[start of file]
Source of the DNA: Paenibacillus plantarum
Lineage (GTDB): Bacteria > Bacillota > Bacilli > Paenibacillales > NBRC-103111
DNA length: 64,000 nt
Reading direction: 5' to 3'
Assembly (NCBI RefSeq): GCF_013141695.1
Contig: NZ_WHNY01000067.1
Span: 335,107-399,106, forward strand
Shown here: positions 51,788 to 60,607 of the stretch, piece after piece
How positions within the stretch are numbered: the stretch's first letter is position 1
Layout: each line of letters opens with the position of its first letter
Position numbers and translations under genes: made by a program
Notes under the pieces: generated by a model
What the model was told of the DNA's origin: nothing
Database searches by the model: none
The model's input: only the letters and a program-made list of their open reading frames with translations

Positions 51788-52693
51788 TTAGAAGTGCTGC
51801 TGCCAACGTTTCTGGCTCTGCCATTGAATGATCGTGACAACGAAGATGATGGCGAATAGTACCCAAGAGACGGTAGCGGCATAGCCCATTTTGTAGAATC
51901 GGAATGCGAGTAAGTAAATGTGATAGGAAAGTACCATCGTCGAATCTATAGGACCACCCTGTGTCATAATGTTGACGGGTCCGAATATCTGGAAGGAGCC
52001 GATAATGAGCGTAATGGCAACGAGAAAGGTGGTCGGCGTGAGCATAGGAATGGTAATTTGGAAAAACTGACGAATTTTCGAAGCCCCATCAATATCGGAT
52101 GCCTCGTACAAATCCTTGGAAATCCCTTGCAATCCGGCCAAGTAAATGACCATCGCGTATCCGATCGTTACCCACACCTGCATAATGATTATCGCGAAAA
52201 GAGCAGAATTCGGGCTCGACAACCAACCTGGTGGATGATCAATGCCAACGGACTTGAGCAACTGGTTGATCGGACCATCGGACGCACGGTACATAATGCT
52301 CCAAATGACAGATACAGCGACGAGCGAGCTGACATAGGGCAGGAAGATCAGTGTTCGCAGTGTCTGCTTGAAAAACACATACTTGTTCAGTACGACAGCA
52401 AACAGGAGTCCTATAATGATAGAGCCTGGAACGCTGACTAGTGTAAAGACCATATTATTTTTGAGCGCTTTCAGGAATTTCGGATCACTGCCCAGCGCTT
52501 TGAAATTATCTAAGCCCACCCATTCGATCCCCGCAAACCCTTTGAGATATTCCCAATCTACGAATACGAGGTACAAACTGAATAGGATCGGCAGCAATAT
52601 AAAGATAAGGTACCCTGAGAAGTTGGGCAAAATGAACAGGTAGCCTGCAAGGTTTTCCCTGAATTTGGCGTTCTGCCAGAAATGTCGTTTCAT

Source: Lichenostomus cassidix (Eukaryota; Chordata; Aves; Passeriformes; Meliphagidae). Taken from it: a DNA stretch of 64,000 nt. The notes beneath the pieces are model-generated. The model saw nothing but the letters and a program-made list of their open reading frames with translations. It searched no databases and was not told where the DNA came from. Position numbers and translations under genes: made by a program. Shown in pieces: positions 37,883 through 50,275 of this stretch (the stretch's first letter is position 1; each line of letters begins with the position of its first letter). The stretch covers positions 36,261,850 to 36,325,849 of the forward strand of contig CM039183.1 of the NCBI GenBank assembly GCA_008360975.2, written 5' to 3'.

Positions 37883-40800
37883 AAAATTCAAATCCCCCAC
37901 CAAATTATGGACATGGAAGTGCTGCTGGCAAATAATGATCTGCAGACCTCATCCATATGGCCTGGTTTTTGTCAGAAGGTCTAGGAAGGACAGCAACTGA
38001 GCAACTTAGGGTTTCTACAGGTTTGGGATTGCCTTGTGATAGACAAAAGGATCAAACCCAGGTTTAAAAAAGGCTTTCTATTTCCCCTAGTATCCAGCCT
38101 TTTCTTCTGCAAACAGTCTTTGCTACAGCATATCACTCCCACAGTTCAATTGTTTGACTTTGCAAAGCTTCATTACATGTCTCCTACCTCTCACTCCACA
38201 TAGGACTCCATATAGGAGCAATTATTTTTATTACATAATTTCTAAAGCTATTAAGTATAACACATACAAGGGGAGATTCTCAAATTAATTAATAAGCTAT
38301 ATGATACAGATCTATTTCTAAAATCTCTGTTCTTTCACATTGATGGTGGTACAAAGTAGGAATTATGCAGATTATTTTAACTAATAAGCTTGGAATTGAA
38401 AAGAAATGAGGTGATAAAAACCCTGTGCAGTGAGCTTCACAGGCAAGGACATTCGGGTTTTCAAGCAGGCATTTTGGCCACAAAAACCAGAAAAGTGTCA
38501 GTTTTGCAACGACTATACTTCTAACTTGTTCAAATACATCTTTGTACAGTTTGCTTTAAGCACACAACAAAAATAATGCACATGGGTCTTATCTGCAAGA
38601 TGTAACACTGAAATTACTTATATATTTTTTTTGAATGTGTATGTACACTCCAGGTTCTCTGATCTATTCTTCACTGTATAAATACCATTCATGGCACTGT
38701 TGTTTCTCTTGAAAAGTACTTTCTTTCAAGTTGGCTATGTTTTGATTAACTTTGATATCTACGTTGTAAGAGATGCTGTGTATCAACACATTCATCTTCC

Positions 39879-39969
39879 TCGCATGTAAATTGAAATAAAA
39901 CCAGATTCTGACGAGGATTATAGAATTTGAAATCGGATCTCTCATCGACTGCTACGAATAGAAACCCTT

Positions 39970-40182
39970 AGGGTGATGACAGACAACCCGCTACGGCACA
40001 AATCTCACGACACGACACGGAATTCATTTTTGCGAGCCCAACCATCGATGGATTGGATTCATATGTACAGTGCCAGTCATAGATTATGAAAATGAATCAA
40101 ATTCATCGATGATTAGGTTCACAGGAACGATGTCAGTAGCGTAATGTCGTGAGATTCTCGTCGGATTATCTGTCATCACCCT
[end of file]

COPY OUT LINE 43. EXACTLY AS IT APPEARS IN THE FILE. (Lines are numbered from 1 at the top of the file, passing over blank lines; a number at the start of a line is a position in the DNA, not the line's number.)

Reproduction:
39970 AGGGTGATGACAGACAACCCGCTACGGCACA